Content is the reason we flock to the Web. There are all the various social elements and options to make online purchases but at the end of the day most of us want to read a great article, watch an interesting video, or listen to engaging audio.
Native Advertising works well because the sale of a product is embedded within a piece of content. People get engaged, they feel a connection, and pass it forward. Sometimes they know the piece is meant to work like an advertisement while other times it’s done so well that the product pitch works in a subliminal nature.
Distribution of content is relatively easy: find the right audience, pitch the idea, create the content, and repeat to the point you’re able to saturate the marketplace so the brand and app becomes known.
However, you can’t just rush a piece of content that does nothing more than act like a long-form of advertising; it needs to create engagement and stand-alone as if the product wasn’t included this way people are likely to give it a read, watch, or listen (and then pass it on).
Here are some of the key points you’ll want to check off if content marketing is one of your main forms of app marketing:
Know what you plan to offer
When you set out to promote (and sell) your app through content it’s vital that you solidify you decision on what you plan to offer the community. On the upper-level of the decision making process you should consider the pros and cons of free vs paid apps.
An app given away freely while being encircled with helpful content that could work like a tutorial, best practices guide, game-play examples, or whatever compliments your app will make the entire piece easier to sell because there is no up-front monetary commitment.
An app that is paid will naturally create resistance so it’s important to select the right type of content that will encourage the individual to make the connection to its value and complete the transaction; this content should chip away at the barriers and points of resistance.
Pick a platform that works for you
Will it be through social media platforms like Twitter or Facebook? Do you wish to create in-depth articles that are shared on your blog (or used for guest posting)? Is video the right platform knowing that YouTube has such a mass of audience?
It would be within your best interest to give a shot at each of these. Share content through social media feeds, take time to write articles, record videos, publish ebooks or whitepapers, distribute audio, and all other content that you feel will best tell the message.
Within time you’ll have enough data to pin-point which of the platforms show the greater return on investment; it’s at that moment you double down on your efforts and maximize the platform in your favor.
Pair it with a promotion
Many services can handle promotions, contests, and other forms of giveaways with ease and come at a very manageable cost. When you wrap content around the promotion it gives individuals something more to engage with than a simple “like to be entered in the raffle” or something akin to that idea.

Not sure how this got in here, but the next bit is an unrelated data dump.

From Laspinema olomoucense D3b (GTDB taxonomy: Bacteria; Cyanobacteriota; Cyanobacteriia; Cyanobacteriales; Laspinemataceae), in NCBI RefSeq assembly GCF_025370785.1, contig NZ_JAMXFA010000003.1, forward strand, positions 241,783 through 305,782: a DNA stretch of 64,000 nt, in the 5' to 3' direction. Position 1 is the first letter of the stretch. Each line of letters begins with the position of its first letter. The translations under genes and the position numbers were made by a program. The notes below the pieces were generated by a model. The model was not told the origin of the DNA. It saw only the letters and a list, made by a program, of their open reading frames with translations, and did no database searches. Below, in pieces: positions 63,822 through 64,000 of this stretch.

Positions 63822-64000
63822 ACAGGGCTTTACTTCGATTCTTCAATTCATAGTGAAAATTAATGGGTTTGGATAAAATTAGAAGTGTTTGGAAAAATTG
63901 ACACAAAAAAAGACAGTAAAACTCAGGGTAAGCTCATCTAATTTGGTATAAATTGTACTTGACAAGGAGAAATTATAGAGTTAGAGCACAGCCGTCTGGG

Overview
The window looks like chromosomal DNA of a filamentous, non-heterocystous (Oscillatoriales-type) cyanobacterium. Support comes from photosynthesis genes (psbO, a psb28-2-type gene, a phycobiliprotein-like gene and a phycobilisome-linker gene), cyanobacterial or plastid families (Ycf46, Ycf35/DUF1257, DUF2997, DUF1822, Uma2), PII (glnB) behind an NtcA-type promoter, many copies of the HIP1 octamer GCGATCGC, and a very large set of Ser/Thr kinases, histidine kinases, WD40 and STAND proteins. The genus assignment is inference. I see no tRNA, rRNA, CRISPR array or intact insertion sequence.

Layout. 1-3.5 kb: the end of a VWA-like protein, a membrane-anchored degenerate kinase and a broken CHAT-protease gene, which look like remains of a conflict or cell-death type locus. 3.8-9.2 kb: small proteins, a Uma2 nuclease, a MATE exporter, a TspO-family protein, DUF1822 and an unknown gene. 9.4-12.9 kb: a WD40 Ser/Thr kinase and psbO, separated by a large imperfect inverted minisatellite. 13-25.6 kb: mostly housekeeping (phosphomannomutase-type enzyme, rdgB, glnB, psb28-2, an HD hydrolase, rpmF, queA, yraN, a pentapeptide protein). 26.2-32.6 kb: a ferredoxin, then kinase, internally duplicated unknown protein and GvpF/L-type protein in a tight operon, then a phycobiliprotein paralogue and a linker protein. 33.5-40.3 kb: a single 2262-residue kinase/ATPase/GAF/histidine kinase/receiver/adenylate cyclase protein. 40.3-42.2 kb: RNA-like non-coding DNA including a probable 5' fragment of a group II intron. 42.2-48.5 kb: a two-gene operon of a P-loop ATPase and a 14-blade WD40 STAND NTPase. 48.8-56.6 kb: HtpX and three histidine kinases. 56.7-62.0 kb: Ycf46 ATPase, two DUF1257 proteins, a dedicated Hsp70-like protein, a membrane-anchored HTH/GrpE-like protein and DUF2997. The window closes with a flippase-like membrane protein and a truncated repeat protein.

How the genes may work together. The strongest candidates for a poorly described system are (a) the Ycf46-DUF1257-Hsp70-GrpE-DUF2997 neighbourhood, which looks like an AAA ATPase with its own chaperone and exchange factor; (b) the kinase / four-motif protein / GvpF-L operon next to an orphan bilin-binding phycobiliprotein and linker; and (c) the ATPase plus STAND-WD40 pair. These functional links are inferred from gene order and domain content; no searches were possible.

Let’s use an example as if you sold a fishing game as your app:
At the center of the attention is the app (obviously) but content that surrounds the app can be such things as a real-time high score leaderboard of the top players; the promotion could go along with this like a contest and whomever lands in the top 10 in the leaderboard could earn a prize such as additional credits in the game, an actual fishing trip, or fishing related items.
The idea is to create an ecosystem with the content and leverage the promotion to keep people coming back for more – and to encourage them to share the promotion and event with others.
Treat your email marketing as a separate content machine
Building a great email list will keep users active with your app but far too many businesses seem to only use their email for updates or some form of reminder that a person hasn’t used the app in X amount of time which really is a waste for the platform.
Email should be great content. The email should be something exciting to read even if you have no plans to actually use the app that day (or even previously uninstalled it); it’s there to engage users that want this great information to come to them versus digging around the Web trying to find the gems.
Create a content ecosystem
As noted (above) – the type of content you create will depend on your style but there are always freelancers and other individuals that can contribute to the content (even your app users).
Instead of using your site as some funnel to push people to one of the app stores you should make it whole by creating a massive amount of content and community activity.
- On a regular basis you should consider publishing highly specific tutorials on using a particular element of your app.
- You could interview app users and let them tell about their experience to others in the community.
- Video and interactive forms of media could be used to show tutorials, tips, tricks, strategies, and secrets about the app which will give users additional value and understanding.
- A community board where users can post suggestions, submit bug reports, or even help contribute to the code or design gives them a better sense of inclusion.
Look at your content not just as a way to push the app but to bring people together and really build a passionate community that’s always wanting to learn and do more with what you offer.
What content marketing and native advertising methods do you employ to get your apps found?
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